Pivot, Pilot, and Adapt

Anupam Kundu and Maneesh Subherwal explain how to operate in a global, hyper-competitive world while avoiding risk-laden experiments and other "stupid" strategies.

"Smart may have the brains, but Stupid has the guts." Have you heard this before? Diesel used it recently (but with a word more crass than “guts”) as part of its “Be Stupid” marketing campaign, arguing that it is better to be stupid and bold than smart and creative. It’s a terrible, uninspiring attempt to match up to the essence of Steve Jobs’s "Stay Foolish, Stay Hungry" commencement address at Stanford University.

As business-technology consultants, we often meet bold, smart product managers who are willing to take risks to build and launch new products and services in the face of extreme uncertainties. However, we never advise these executives to stay "stupid" by continuing to run risk-laden experiments without having the "smarts" to review the results, distill the feedback gathered, and adapt by evolving their strategy. Staying stupid is not a smart option!

Responding to Change
Everything around us is changing rapidly, influenced by fast adoption of new products and services in a mobile, social, and distributed world. In one generation, we changed our preference from typewriters to computer keyboards to touch screen interfaces; increasing percentage of population are adopting mobile phones as the new vehicle for taking digital photos resulting in significant drop of market capital for large camera companies: Organizations across the globe, small and large, are struggling not only with change but also with innovating, adapting, and effectively reacting to the pace of change.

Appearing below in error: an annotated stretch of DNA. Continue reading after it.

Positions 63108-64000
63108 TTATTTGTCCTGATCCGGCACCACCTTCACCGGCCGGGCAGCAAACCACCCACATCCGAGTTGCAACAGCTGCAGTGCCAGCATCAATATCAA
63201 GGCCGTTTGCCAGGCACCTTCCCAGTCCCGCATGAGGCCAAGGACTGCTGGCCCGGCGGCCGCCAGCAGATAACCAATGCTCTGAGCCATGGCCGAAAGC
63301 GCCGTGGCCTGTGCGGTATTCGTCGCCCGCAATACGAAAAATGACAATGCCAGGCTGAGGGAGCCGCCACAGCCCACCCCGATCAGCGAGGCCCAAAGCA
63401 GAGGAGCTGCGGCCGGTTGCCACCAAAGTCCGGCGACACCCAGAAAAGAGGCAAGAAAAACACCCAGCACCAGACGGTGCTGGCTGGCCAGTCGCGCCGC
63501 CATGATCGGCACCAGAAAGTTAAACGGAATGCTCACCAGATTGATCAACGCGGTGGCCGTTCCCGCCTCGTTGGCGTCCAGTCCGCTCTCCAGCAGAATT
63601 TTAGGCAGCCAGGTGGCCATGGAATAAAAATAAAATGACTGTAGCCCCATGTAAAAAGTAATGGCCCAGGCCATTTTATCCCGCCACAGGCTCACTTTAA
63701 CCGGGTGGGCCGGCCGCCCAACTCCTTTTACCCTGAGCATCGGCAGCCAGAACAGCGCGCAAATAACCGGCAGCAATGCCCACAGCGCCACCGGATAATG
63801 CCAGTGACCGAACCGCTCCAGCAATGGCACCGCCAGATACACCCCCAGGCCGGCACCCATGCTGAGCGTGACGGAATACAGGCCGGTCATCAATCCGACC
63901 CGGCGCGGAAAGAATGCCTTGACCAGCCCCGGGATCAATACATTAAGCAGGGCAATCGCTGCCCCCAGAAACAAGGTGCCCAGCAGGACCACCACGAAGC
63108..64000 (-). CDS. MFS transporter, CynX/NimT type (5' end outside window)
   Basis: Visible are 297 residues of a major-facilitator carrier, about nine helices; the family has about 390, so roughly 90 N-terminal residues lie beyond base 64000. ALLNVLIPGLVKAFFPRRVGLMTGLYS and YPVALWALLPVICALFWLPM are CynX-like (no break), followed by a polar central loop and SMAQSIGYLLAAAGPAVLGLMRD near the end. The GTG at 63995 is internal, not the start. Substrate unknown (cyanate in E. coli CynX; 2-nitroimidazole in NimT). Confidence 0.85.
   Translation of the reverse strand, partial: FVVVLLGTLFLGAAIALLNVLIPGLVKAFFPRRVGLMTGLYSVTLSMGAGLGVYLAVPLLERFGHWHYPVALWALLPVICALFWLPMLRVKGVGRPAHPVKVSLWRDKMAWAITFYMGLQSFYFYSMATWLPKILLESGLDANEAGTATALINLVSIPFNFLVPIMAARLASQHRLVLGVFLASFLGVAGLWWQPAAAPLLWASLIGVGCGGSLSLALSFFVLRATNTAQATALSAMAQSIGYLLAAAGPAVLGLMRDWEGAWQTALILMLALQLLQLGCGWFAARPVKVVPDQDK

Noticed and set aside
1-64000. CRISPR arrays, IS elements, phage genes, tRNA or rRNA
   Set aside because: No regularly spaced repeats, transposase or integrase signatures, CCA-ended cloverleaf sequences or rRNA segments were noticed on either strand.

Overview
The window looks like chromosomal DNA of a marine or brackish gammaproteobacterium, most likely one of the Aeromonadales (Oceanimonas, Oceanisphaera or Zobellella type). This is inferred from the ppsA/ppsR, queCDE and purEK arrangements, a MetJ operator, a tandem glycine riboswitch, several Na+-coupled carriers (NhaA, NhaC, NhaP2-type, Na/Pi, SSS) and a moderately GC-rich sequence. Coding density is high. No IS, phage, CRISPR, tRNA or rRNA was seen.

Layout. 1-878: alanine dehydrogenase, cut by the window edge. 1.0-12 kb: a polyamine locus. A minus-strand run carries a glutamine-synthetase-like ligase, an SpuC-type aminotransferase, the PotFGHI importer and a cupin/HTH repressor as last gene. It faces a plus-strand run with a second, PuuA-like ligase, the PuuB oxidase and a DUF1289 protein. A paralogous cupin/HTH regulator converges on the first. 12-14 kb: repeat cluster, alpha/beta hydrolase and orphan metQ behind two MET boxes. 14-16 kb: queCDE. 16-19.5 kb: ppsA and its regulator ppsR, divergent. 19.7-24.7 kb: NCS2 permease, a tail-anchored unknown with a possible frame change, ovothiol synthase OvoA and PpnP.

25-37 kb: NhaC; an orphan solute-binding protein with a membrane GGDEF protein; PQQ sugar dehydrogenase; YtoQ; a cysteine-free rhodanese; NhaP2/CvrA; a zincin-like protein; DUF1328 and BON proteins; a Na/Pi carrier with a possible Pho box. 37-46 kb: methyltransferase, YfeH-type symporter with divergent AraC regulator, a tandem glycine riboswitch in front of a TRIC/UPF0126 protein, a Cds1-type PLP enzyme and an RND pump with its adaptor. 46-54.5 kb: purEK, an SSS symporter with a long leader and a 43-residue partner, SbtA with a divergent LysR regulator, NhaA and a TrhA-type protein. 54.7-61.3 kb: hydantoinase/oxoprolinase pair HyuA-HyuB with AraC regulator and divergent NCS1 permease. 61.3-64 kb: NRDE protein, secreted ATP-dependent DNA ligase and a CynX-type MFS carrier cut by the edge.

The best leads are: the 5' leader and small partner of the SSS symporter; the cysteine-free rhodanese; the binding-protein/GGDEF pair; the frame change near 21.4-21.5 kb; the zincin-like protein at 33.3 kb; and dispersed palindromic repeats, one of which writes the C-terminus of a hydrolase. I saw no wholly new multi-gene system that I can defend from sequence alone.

In an earlier article, Anupam provides examples of product managers in large organizations who follows ordered processes to improve efficiency and scale rapidly with pre-existing business models instead of looking out for new ones.  These managers now struggle to ship new products and create innovative business ecosystems, while their counterparts in smaller organizations successfully foster new business models and product innovation. The same ordered processes and organizational structures that once helped these large organizations to scale efficiently and create specialized silos across the organization now inhibit them from creative innovation and discovery of new business models.

In the midst of such a dynamic business environment, we have seen multiple product divisions overwhelmed and even wiped out due both to sudden market downtrends in usage and adoption of their products and to product managers’ making blunders while scanning for possible escape routes. Most product managers (and, for that matter, others in leadership functions) are trained to work in ordered and predictable environments; they rely on stable intuition and experience to handle all kinds of situations, without an appreciation of how a particular business outcome (especially a negative one) is affected by complex, ambiguous, and unpredictable circumstances.


About the author

Anupam Kundu's picture Anupam Kundu

Anupam Kundu is currently employed as a lead consultant with ThoughtWorks North America. In the current role, Anupam’s goal is to help clients get the most bang for their buck in developing new and innovative products following lean/agile software development principles and practices.

Anupam has more than thirteen years of experience in various stages of software development life-cycle and post-implementation activities as a programmer, business analyst, project/program manager, and change management consulting.

About the author

Maneesh Subherwal's picture Maneesh Subherwal

As Market Principal in Northern UK, Maneesh Subherwal serves ThoughtWorks out of the Manchester office in Europe, with over a decade of execution and delivery experience in Change Management and Optimization, and Information Technology Product Development and services. Maneesh brings extensive experience in planning, managing and driving complex products, projects, programs, and portfolios in a wide variety of business domains.

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